TES Maths Resource of the Week
What is it?
Secret questions essentially take the idea of exit tickets and turn them on their head. So, instead of having to solve a particular problem at the end of a lesson, pupils are given one at the start and tasked to complete it alongside their classwork. The advantage of this approach is that questions can be less structured and more challenging. Although, it does become more important to factor in some meaningful assessment time at the end of the lesson.
This concept lends itself particularly well to demanding topics such as circle theorems - as can be seen in this resource - not least because the new GCSE requires students be able to prove why the theorems work. They will certainly benefit from having the extra time to discuss and consider these problems before handing them back.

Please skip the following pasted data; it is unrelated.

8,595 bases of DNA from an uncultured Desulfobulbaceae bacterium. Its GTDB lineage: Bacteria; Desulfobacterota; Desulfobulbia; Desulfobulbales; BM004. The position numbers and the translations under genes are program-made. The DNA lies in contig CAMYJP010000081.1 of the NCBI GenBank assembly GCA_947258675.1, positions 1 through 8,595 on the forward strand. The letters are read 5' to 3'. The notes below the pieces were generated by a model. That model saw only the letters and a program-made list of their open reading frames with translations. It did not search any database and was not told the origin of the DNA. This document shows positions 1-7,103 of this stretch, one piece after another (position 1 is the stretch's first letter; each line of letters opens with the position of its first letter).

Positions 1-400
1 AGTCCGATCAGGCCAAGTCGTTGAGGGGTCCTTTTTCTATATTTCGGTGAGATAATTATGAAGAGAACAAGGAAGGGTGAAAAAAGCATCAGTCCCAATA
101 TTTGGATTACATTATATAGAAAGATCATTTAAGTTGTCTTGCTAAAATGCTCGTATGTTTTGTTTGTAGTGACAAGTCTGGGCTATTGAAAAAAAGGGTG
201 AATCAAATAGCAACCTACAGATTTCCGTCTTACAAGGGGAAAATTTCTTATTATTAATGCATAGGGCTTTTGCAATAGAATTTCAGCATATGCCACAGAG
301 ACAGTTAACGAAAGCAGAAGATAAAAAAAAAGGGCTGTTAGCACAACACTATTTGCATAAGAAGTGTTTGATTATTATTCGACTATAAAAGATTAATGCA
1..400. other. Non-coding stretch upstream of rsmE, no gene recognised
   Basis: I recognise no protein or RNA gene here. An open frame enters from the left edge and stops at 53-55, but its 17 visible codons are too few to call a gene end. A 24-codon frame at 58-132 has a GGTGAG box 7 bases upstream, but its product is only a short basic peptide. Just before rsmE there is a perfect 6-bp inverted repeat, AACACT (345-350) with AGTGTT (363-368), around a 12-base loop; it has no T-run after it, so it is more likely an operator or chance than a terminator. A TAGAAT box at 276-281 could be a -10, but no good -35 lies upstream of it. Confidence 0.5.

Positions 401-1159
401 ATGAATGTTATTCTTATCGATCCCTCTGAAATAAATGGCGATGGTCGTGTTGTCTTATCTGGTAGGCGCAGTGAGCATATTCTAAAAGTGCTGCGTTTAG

How can it be used?
The format of the activity is clearly explained by the author. But it's worth ensuring that pupils aren't spending all of their time on the secret question to the detriment of their other work. This should balance out as they get the hang of it.
I'm also a big fan of the discrete nature of these types of questions. I've found that students are far more likely to be honest with their attempts and to communicate any weaknesses when given the chance to do so privately, rather than in response to whole-class questioning or an assessment activity.
Craig is a secondary maths teacher in the North of England.
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